This paper focus’s on the third-party certifiers’ strategy when choosing a required label quality, and the consequent market outcome. We consider two different objectives of the certifier: maximizing global demand for the labeled product (wide public policy), or maximizing global quality of the market (global quality policy). In a duopoly set up with firms bearing different costs with respect to quality provision, firms always opt for differentiation strategies: only one adopts the label. However, the labeling firm is not necessarily the most efficient one. In the case of a wide public policy, the efficient firm will produce labeled products only if costs of labeling are sufficiently low. In the case of a global quality policy, the low cost firm will always push the high-cost firm into the labeling program.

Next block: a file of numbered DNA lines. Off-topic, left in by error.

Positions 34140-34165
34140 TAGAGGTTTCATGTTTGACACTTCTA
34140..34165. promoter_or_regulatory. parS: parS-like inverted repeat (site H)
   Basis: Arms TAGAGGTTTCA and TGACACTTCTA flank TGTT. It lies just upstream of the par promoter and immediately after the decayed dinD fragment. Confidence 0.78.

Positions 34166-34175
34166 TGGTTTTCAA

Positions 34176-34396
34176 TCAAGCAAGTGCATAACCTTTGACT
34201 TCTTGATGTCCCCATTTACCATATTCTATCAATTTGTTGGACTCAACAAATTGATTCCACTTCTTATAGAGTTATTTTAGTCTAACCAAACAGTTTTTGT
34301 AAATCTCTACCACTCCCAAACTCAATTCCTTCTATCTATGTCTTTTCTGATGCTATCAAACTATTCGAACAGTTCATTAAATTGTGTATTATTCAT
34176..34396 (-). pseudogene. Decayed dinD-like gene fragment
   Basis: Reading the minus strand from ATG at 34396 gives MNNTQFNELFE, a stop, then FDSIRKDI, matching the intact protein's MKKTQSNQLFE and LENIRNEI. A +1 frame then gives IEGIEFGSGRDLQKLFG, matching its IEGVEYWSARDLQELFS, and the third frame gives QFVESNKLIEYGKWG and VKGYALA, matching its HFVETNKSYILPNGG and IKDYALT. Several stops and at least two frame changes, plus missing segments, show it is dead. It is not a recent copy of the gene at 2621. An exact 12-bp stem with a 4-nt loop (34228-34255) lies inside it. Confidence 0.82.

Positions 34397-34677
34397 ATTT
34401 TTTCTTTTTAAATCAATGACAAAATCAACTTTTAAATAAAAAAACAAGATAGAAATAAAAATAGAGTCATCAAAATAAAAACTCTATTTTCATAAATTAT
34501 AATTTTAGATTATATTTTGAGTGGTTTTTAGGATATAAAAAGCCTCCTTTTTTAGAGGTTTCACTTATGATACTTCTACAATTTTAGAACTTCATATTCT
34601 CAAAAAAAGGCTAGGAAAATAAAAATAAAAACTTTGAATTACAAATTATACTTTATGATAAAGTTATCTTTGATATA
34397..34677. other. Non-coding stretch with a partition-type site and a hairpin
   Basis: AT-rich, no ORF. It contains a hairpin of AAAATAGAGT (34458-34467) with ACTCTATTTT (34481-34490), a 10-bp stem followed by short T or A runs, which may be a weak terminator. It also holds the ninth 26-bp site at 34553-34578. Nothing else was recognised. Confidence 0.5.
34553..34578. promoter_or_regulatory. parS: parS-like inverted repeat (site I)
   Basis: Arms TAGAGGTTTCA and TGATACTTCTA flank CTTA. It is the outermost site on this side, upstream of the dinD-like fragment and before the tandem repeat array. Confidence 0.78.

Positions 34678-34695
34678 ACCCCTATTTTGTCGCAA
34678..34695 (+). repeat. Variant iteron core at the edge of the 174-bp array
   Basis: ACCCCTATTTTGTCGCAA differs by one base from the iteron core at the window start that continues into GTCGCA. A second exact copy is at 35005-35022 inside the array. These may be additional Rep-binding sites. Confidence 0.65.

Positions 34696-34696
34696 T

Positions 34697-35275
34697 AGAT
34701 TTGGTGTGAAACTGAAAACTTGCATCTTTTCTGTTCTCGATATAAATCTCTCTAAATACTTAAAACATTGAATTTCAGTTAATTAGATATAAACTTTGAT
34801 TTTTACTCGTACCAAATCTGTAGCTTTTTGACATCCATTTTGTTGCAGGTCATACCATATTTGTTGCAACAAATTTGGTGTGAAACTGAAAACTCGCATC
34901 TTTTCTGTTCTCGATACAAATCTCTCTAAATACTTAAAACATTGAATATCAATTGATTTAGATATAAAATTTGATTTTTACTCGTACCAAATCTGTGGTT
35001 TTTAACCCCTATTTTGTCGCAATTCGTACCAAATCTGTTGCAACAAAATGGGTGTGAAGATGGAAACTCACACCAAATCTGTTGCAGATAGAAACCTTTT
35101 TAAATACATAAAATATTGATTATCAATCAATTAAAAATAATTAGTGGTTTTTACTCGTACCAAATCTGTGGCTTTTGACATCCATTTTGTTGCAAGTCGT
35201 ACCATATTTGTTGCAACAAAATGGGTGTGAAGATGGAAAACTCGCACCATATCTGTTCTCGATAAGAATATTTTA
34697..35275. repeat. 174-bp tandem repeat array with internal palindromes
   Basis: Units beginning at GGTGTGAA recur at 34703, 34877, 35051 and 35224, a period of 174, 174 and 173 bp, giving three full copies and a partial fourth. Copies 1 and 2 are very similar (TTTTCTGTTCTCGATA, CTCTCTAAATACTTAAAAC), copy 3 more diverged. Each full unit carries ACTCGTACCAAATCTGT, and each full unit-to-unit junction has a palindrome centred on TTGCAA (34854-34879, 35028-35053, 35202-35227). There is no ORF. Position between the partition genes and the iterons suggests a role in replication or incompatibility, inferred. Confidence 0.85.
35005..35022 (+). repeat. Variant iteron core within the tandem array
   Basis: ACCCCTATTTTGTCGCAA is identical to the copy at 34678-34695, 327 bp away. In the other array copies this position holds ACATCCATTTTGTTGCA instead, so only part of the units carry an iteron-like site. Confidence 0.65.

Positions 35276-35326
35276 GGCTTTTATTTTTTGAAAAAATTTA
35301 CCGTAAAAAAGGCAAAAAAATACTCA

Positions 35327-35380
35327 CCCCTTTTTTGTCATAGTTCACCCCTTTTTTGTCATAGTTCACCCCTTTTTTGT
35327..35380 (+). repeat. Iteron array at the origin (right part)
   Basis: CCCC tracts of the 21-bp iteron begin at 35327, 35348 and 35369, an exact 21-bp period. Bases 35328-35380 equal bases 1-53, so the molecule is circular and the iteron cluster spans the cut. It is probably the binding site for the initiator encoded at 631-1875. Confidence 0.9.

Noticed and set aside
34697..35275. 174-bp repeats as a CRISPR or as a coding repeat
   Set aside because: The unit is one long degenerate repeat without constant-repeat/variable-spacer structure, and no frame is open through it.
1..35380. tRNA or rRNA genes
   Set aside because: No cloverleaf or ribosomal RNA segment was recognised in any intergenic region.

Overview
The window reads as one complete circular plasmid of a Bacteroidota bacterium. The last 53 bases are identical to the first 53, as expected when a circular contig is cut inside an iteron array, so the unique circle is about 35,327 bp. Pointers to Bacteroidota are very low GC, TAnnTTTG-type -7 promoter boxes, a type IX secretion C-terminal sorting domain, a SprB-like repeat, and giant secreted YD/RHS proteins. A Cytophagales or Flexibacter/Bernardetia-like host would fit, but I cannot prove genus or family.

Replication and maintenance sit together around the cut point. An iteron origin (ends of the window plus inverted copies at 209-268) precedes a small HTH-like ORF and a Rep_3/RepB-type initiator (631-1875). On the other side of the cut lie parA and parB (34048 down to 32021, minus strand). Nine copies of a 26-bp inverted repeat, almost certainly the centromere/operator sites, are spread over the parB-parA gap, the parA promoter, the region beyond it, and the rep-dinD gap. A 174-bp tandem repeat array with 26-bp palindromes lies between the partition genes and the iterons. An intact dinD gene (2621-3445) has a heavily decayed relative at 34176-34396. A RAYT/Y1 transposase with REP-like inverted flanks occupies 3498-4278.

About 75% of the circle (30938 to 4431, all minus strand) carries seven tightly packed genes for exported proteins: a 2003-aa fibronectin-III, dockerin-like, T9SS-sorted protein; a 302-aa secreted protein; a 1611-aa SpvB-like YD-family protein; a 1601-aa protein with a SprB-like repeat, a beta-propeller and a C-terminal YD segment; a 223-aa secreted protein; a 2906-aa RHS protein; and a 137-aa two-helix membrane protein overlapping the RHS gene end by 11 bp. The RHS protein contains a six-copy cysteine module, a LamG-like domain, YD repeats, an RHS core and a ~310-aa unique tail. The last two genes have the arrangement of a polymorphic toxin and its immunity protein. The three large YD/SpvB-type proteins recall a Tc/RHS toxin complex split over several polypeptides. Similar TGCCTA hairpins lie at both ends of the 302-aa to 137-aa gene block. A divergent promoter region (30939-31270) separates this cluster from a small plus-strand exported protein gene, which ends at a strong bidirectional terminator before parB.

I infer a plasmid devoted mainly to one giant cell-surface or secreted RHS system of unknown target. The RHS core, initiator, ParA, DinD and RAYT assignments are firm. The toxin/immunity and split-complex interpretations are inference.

Labeling policies and market behavior: quality standard and voluntary label adoption
14 January 2014